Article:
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Another year in the books. 2017 ended with strong equity markets as the eight-year bull market continued to impress. Global stocks did especially well as economic conditions improved around the world. The bond market produced small gains, as it has for the past few years, as the prospect for rising interest rates kept gains in check. The equity markets experienced relatively low volatility, with the best one day gain for stocks during the year being 1.4% back in March, while the worst one day drop was a loss of 1.8% back in May.

We pointed out a year ago that the current economic expansion is one of the longest expansions since World War II. A year later nothing has changed. Economic growth has continued as has new job creation. Corporate earnings remain strong and most measures of economic activity continue to look good. Based on the economic data we are seeing, an economic recession seems unlikely in the upcoming year.

In the bond market, the Federal Reserve raised interest rates three times during the year. In spite of this, interest rates stayed very steady during the year. The yield curve, which is the difference between short rates and long rates, has gotten very flat, which typically is a sign that equity markets may struggle.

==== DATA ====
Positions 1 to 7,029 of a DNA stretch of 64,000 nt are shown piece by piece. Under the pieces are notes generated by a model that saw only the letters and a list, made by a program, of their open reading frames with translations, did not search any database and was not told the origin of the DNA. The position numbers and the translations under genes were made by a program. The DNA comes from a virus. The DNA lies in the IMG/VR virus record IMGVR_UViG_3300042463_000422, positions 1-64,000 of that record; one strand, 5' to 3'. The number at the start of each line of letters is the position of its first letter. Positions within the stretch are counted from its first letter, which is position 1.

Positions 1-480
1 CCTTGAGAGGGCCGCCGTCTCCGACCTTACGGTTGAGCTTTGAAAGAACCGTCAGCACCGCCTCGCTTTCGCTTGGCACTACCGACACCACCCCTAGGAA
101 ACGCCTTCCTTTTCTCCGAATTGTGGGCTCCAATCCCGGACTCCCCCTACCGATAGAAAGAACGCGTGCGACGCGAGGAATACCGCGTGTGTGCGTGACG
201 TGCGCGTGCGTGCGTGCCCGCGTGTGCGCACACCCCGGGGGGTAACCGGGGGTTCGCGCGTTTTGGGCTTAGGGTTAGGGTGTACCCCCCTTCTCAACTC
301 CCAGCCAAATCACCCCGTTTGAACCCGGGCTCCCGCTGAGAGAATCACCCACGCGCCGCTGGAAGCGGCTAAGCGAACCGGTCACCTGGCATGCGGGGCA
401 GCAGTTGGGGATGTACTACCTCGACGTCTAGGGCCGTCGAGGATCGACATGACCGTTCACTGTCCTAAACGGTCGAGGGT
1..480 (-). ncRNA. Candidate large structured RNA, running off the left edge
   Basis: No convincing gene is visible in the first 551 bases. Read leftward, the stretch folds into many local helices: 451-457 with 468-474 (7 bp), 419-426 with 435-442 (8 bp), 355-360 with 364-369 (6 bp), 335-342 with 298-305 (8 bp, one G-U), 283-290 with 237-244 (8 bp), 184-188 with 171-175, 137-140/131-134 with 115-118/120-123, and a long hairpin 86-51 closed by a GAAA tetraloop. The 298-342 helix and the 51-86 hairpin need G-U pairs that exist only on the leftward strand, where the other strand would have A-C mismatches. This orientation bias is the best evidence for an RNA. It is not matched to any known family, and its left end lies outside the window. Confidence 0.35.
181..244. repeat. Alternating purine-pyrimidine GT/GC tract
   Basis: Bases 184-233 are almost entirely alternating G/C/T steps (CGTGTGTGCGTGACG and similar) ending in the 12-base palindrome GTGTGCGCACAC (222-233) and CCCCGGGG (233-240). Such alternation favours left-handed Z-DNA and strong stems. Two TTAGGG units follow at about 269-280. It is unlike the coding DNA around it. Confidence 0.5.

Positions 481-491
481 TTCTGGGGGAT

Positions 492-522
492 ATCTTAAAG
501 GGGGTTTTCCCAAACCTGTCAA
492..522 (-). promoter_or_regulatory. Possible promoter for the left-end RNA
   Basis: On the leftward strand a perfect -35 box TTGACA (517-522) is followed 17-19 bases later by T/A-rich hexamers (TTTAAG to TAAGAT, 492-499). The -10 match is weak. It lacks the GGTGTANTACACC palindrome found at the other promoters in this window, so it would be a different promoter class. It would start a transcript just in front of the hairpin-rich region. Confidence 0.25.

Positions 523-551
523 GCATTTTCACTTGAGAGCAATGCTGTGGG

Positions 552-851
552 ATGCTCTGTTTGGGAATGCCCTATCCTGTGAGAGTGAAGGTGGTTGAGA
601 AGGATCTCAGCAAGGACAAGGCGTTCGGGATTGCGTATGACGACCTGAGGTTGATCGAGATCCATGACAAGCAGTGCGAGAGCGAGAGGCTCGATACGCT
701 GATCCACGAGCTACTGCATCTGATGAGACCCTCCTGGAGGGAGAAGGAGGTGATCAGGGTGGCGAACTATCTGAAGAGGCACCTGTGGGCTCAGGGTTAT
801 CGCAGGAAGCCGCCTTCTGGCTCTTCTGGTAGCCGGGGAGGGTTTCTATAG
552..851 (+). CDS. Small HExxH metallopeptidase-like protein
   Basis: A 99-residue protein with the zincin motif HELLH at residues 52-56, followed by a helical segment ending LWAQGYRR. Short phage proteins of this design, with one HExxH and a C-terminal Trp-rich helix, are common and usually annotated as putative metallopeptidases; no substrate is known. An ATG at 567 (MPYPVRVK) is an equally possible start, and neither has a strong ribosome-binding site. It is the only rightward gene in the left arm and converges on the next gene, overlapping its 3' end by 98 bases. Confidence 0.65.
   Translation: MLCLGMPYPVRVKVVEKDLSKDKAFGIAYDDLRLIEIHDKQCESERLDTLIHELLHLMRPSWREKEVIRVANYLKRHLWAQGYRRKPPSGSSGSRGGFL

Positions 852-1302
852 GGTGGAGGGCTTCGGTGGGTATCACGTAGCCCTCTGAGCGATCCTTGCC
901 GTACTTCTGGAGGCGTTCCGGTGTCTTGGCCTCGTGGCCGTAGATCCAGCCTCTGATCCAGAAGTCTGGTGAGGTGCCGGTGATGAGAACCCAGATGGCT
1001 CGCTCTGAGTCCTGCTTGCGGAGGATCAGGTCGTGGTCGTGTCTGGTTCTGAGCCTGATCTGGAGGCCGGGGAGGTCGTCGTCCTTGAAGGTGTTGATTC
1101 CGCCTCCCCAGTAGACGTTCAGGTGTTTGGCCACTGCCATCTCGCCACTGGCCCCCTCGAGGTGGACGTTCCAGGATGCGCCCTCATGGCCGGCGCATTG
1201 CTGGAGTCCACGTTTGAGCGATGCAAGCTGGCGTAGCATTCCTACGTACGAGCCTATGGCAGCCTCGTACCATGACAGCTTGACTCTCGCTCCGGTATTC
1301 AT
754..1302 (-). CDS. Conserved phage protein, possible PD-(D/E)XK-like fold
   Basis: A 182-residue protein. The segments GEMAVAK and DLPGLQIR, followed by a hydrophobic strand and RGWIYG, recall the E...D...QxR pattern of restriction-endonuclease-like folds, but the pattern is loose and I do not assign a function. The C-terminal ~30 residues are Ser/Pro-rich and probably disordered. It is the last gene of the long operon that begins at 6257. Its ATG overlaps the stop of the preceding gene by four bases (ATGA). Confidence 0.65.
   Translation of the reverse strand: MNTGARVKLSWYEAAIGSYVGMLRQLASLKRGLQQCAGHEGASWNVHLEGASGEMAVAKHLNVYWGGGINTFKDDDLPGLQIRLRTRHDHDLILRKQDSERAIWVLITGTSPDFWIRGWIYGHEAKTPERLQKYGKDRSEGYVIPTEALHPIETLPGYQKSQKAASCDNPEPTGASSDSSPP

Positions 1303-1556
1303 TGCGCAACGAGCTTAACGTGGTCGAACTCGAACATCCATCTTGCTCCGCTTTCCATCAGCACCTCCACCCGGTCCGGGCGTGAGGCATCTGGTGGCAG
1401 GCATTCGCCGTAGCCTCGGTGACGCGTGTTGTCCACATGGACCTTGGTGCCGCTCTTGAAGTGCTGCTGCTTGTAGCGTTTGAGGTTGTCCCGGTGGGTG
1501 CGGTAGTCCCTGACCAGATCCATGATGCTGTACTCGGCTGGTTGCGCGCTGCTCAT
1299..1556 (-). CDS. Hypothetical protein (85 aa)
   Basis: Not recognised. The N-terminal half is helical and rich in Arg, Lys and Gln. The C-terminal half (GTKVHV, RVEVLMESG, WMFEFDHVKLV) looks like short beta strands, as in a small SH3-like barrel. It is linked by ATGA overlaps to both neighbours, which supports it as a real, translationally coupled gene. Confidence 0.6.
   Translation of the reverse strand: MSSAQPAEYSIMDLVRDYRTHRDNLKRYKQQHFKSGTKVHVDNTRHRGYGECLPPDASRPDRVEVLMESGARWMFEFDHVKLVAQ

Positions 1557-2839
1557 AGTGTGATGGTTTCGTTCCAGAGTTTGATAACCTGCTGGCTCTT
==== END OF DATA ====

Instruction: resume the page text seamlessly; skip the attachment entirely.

Looking forward to the New Year, the biggest concern we have is the current valuation of the U.S. equity markets. Stocks are very expensive relative to earnings right now. This is not unusual for this point in the economic cycle. After long expansions, stock valuations almost always rise, and the longer the economic expansion, the more expensive the markets get. Will stocks continue to rise in 2018? That is impossible to know. Markets can stay expensive for a long time and don’t drop just because they are expensive. However, when a sell off comes, expensive markets will drop more just because there aren’t earnings to support prices. We believe that the longer-term bull market still looks good, so we would be buyers if we do see a stock sell off.

We have become more cautious in the past year as stock markets have continued to set new highs. In many ways, markets like this are the hardest in which to be an investor. The economy is good, unemployment is low, and markets are rising consistently. It is difficult to take money out of stocks in this environment. However, earnings and valuations matter and sometimes there is a disconnect between the economy and the stock market. By almost all valuation metrics, stocks are higher than they should be and we believe caution will be rewarded. As always, please let us know if you would like to receive our updated Form ADV, which is on file with the SEC and contains information about our firm.

Wabash Capital